Trade war goes into extra innings?
Bobby Naderi
Editor's note: Bobby Naderi is a journalist, current affairs commentator, documentary filmmaker and member of the Writers Guild of Great Britain. The article reflects the author's opinion, and not necessarily the views of CGTN.
President Donald Trump is still unable to grasp the reality, but his "powerful" tariffs on Chinese goods can only be a short-term punishment to a long-term trade deal. They were not built to go into extra innings or drag on for decades.
Much to the chagrin of the "tariff man," China has the financial firepower, technologies and materials at its disposal to punish the U.S., and Trump's trade skirmishes and shenanigans cannot hold up forever. They ultimately suppress investment, even in the U.S., as yields and consumer confidence fall and stocks sink, hitting hard the aviation, automotive and agricultural industries.
In this environment, if the U.S. seeks a deal, it must remain aware of several things.
First among them is the fact that it's not Trump coming to power that will make a trade deal with China possible. China says the deal has been on the table all along: the problem is that Trump wants it on his own terms only, which is silly at best and laughable at worst.
Related to the above, the impacts of the trade war on China are slipping with accumulating momentum at the moment. Maintaining unipolarity and dumping money into the market, including generous cash handouts to American farmers, have become an ever more forlorn endeavor for Trump and his trade-war enthusiasts.
This kind of policy cannot hold forever. American consumers and manufacturers both inside China and in the U.S. mourn Trump's inability to grasp this reality.
U.S. President Donald Trump looks down as he walks across the South Lawn after returning to the White House in Washington, DC, May 28, 2019. /VCG Photo

U.S. President Donald Trump looks down as he walks across the South Lawn after returning to the White House in Washington, DC, May 28, 2019. /VCG Photo

They are now playing defense because the damage is done. Many American manufacturers cannot change supply chains in the vicious cycle of weak growth in the U.S. economy. Treasuries are trading, but a lot of them negative, which is not a two- or three-week phenomenon.
That's what the Trumpsters should watch, not China and certainly not its exports. They better wake up and take care. Even if not everything is going low in the financial market, the trade war could lead to a recession in the United States.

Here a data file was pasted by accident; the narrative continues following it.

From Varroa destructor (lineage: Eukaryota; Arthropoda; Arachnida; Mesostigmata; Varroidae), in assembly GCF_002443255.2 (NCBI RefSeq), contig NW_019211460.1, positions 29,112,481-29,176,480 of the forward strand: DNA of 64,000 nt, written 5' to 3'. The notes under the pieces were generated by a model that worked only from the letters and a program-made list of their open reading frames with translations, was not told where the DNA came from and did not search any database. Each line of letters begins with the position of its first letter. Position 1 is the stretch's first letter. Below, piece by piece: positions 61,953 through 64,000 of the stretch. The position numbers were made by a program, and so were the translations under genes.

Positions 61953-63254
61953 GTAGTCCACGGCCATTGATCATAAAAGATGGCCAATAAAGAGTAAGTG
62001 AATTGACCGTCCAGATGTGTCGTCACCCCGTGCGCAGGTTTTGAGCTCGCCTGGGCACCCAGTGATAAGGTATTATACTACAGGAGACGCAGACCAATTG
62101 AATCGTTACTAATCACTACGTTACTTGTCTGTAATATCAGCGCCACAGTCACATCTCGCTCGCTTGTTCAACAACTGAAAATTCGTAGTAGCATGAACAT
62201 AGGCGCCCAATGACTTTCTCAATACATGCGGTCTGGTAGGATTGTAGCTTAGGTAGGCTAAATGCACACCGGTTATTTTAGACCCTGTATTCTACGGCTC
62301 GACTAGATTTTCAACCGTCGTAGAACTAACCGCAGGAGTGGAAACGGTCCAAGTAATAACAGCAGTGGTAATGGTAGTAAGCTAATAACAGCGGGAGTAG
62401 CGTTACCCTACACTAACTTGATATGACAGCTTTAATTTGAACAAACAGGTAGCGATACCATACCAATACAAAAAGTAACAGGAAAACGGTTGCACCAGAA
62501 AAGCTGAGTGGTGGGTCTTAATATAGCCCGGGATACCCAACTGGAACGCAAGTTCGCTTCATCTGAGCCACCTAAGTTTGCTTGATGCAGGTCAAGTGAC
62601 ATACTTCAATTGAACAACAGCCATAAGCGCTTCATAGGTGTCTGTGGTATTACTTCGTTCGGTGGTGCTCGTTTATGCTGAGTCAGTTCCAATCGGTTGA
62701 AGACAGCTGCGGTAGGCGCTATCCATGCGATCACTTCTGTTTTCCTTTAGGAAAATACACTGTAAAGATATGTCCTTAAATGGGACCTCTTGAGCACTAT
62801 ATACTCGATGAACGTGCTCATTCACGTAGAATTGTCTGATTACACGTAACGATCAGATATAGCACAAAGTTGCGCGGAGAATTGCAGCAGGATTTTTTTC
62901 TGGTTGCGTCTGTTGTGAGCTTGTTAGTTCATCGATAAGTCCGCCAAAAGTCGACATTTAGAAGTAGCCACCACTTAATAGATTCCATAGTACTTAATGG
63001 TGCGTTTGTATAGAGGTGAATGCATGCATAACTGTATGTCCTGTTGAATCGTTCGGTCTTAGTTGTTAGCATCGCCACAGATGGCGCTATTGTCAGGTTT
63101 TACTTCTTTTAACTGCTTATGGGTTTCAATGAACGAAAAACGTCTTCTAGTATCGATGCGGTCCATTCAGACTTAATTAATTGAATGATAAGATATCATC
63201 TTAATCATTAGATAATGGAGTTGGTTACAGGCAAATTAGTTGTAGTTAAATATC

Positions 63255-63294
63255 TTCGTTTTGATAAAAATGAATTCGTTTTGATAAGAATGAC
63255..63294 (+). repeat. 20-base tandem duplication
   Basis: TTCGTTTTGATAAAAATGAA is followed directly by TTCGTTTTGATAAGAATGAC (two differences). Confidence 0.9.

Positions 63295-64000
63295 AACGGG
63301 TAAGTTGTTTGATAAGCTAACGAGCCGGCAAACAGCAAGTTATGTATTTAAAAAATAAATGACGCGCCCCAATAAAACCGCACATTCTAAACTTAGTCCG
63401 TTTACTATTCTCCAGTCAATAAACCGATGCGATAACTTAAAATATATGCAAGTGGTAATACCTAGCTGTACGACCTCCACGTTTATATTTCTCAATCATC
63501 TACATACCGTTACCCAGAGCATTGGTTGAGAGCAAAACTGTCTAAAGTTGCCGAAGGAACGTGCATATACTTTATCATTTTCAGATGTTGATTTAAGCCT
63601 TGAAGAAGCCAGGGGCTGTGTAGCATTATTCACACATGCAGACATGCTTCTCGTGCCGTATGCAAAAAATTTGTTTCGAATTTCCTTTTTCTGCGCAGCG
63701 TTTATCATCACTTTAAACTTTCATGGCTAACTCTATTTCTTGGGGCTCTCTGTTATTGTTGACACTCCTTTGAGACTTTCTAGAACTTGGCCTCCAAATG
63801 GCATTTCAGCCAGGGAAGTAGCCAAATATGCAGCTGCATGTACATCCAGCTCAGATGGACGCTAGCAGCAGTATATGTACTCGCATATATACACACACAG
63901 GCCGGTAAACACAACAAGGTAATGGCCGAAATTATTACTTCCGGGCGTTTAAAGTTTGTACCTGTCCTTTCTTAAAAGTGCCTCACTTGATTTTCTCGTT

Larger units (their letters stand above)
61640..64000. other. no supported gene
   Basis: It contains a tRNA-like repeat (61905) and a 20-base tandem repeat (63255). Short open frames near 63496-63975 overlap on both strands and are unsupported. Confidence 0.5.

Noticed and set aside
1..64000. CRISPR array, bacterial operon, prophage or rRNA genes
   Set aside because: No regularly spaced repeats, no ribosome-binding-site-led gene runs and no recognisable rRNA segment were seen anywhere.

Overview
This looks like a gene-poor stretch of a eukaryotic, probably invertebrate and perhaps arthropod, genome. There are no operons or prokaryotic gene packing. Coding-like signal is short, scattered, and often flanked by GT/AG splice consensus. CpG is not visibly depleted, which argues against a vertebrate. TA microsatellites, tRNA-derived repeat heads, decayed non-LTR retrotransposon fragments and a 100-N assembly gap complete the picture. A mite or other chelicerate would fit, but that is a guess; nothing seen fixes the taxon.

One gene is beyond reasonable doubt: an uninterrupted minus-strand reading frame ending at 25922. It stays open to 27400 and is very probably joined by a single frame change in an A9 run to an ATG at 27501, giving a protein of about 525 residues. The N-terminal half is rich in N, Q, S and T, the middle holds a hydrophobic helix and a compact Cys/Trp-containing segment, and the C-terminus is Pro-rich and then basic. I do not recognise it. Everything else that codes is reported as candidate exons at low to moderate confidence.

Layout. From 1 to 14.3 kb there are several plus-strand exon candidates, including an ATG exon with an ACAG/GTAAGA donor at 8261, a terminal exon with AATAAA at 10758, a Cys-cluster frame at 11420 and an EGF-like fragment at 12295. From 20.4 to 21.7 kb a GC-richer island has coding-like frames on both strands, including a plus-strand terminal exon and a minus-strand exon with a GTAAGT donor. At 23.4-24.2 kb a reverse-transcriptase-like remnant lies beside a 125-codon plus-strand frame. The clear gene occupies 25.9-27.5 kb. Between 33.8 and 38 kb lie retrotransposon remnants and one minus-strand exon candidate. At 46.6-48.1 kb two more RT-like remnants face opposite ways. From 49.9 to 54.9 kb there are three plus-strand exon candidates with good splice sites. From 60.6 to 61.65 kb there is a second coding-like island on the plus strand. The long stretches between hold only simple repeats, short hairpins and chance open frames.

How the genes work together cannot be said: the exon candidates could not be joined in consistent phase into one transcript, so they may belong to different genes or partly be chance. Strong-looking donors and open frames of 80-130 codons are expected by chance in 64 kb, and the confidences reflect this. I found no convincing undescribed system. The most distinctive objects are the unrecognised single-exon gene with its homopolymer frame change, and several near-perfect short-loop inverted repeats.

As well, China doesn't need to cut off the U.S. in order to create real harm to its efforts to rebuild its high-technology industrial manufacturing sector.
Besides imposing tariffs on American goods, China has other strategies and cards, such as the ability to charge a much lower price to rare earth minerals within China than in the United States. On balance, this is not only just about building companies and the GDP, but creating jobs. That's really the game for China.
In this respect and others, it's not Chinese companies that the U.S. should be concerned about, but the literary Blue-Chip customers like GM, GE, Apple, Lockheed Martin, United Technologies Corporation, Johnson and Johnson, and Boeing.
They see this price disparity on rare earth as the mother of all threats. In the absence of a bilateral trade agreement, this is going to cause real harm to them – and to Trump's ego.
This creates the kind of leverage that China needs to win an unnecessary fight. China has 90 percent of the world's rare earth reserves, which gives the leg up that it needs. The whole or nothing is not the way forward. Price discrepancies are the real issue here.
A rare earth mine in Baiyun'ebo in Inner Mongolia Autonomous Region, China. /VCG Photo

A rare earth mine in Baiyun'ebo in Inner Mongolia Autonomous Region, China. /VCG Photo

However, this unwanted scenario could still be avoided if Trump stops kicking the can down the road and drops the ruinous tariffs altogether, which are actually tax on American consumers and companies. It's the only way to keep an equal playing field for American and Chinese manufacturers to compete.
In this environment, Trump cannot say "the U.S. is not ready to make a deal." His tariffs are hitting home hard while he took his own four-foot-tall trophy all the way from Washington to award a sumo grand champion in Tokyo. Conventional wisdom might suggest this is going to play out for some time, but after that, there won't be lots of fits and starts.
There should be a conclusion here, and it is all sides could get to a win on level ground. That's what many American companies in China and the U.S. expect to see. This doesn't have to be a generational struggle. As China and the U.S. have fundamentally different and complex systems, they won't change their economic structures.
No one in China or the U.S. expects a quick resolution, and they also don't want to get used to the tariffs. All that's needed is to pull back the course of the tariffs.
Progress in intellectual property and market access could come, too. But even if they come, they would not solve the issue of a large portion of the control of the Chinese economy by the state. These are non-market economy and the issue is how to interact with them in that context. This is the real challenge for Trump, something that cannot be negotiated away.
On that note, China alone is not going to pay hundreds of billions of U.S. dollars in tariffs as American families and companies will also afford the costs by tariffs. Trump should keep in mind that this is not "an easy war to win" and it won't turn out that way.
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